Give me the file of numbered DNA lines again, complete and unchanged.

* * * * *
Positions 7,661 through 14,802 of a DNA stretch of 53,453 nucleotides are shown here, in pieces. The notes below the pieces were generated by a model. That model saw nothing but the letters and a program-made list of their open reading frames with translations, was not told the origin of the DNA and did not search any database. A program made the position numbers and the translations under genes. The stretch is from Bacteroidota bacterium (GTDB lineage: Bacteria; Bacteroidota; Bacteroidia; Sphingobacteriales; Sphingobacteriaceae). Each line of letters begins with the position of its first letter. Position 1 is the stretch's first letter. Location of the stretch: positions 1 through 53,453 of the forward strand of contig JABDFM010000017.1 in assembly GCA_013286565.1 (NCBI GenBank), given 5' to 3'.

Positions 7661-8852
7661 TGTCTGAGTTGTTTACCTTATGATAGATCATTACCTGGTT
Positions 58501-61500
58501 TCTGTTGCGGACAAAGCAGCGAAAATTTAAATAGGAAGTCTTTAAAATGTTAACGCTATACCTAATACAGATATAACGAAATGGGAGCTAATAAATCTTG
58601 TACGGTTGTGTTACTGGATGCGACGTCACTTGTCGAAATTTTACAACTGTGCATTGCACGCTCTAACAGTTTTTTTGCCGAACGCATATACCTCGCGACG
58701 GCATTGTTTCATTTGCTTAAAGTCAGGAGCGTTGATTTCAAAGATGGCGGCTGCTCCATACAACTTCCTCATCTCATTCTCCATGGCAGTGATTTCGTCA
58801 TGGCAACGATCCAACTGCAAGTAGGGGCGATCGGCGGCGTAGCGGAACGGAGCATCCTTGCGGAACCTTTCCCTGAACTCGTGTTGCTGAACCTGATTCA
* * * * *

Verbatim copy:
Positions 7,661 through 14,802 of a DNA stretch of 53,453 nucleotides are shown here, in pieces. The notes below the pieces were generated by a model. That model saw nothing but the letters and a program-made list of their open reading frames with translations, was not told the origin of the DNA and did not search any database. A program made the position numbers and the translations under genes. The stretch is from Bacteroidota bacterium (GTDB lineage: Bacteria; Bacteroidota; Bacteroidia; Sphingobacteriales; Sphingobacteriaceae). Each line of letters begins with the position of its first letter. Position 1 is the stretch's first letter. Location of the stretch: positions 1 through 53,453 of the forward strand of contig JABDFM010000017.1 in assembly GCA_013286565.1 (NCBI GenBank), given 5' to 3'.

Positions 7661-8852
7661 TGTCTGAGTTGTTTACCTTATGATAGATCATTACCTGGTT
Positions 58501-61500
58501 TCTGTTGCGGACAAAGCAGCGAAAATTTAAATAGGAAGTCTTTAAAATGTTAACGCTATACCTAATACAGATATAACGAAATGGGAGCTAATAAATCTTG
58601 TACGGTTGTGTTACTGGATGCGACGTCACTTGTCGAAATTTTACAACTGTGCATTGCACGCTCTAACAGTTTTTTTGCCGAACGCATATACCTCGCGACG
58701 GCATTGTTTCATTTGCTTAAAGTCAGGAGCGTTGATTTCAAAGATGGCGGCTGCTCCATACAACTTCCTCATCTCATTCTCCATGGCAGTGATTTCGTCA
58801 TGGCAACGATCCAACTGCAAGTAGGGGCGATCGGCGGCGTAGCGGAACGGAGCATCCTTGCGGAACCTTTCCCTGAACTCGTGTTGCTGAACCTGATTCA